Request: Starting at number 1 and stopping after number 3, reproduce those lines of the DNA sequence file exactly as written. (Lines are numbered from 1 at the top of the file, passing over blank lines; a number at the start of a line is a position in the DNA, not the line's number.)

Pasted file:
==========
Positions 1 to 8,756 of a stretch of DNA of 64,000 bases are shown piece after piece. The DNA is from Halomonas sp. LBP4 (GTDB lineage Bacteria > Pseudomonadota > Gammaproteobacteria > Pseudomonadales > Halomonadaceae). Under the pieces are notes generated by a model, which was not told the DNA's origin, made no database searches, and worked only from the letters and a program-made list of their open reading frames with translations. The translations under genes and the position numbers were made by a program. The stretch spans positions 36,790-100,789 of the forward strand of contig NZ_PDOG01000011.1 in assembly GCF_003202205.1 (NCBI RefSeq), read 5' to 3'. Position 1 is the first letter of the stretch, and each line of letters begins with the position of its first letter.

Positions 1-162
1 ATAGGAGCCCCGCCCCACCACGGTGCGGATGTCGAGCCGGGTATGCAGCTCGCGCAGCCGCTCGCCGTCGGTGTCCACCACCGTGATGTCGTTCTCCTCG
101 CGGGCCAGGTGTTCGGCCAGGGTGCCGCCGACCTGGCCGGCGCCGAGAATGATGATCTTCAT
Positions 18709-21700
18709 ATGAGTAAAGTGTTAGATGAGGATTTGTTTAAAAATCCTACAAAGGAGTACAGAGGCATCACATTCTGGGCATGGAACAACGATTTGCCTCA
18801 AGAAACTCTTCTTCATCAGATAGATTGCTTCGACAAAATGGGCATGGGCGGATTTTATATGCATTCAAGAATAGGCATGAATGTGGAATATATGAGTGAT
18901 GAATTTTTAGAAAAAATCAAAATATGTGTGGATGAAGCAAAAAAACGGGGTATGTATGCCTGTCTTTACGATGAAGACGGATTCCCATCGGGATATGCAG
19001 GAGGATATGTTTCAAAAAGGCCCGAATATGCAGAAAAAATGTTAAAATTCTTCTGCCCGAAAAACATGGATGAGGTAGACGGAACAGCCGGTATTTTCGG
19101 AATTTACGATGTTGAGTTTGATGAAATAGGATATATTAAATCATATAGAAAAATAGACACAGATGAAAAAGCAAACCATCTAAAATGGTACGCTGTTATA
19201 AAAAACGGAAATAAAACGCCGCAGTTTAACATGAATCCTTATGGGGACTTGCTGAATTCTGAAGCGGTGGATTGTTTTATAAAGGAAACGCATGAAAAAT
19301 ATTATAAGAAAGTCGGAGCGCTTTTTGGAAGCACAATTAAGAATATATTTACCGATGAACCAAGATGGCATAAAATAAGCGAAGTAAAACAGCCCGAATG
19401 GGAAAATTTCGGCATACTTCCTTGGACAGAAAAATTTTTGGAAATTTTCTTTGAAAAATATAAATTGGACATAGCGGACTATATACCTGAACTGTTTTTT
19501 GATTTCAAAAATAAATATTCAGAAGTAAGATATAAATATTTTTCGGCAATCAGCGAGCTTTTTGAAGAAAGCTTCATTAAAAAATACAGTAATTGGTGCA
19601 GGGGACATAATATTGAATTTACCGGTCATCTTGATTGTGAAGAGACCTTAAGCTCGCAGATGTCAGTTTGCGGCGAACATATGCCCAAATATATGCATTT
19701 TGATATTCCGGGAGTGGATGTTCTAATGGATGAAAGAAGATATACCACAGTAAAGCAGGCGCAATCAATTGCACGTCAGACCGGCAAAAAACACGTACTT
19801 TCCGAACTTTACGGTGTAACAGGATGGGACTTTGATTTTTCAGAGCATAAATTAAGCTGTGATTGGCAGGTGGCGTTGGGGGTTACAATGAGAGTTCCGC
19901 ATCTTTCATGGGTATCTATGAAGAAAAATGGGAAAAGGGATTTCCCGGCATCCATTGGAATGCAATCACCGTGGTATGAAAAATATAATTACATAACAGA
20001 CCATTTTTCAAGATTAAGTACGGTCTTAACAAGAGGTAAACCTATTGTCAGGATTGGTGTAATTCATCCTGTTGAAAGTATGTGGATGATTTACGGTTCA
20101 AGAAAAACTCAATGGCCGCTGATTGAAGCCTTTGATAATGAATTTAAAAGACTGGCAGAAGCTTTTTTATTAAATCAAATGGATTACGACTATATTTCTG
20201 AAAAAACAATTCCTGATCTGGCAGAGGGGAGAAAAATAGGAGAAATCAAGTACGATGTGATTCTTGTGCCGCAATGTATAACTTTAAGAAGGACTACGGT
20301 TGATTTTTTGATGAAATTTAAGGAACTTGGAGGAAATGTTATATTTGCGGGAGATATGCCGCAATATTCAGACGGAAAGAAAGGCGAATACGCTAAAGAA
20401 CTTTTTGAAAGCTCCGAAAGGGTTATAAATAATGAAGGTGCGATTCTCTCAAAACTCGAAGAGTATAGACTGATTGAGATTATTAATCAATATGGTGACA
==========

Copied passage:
Positions 1 to 8,756 of a stretch of DNA of 64,000 bases are shown piece after piece. The DNA is from Halomonas sp. LBP4 (GTDB lineage Bacteria > Pseudomonadota > Gammaproteobacteria > Pseudomonadales > Halomonadaceae). Under the pieces are notes generated by a model, which was not told the DNA's origin, made no database searches, and worked only from the letters and a program-made list of their open reading frames with translations. The translations under genes and the position numbers were made by a program. The stretch spans positions 36,790-100,789 of the forward strand of contig NZ_PDOG01000011.1 in assembly GCF_003202205.1 (NCBI RefSeq), read 5' to 3'. Position 1 is the first letter of the stretch, and each line of letters begins with the position of its first letter.

Positions 1-162
1 ATAGGAGCCCCGCCCCACCACGGTGCGGATGTCGAGCCGGGTATGCAGCTCGCGCAGCCGCTCGCCGTCGGTGTCCACCACCGTGATGTCGTTCTCCTCG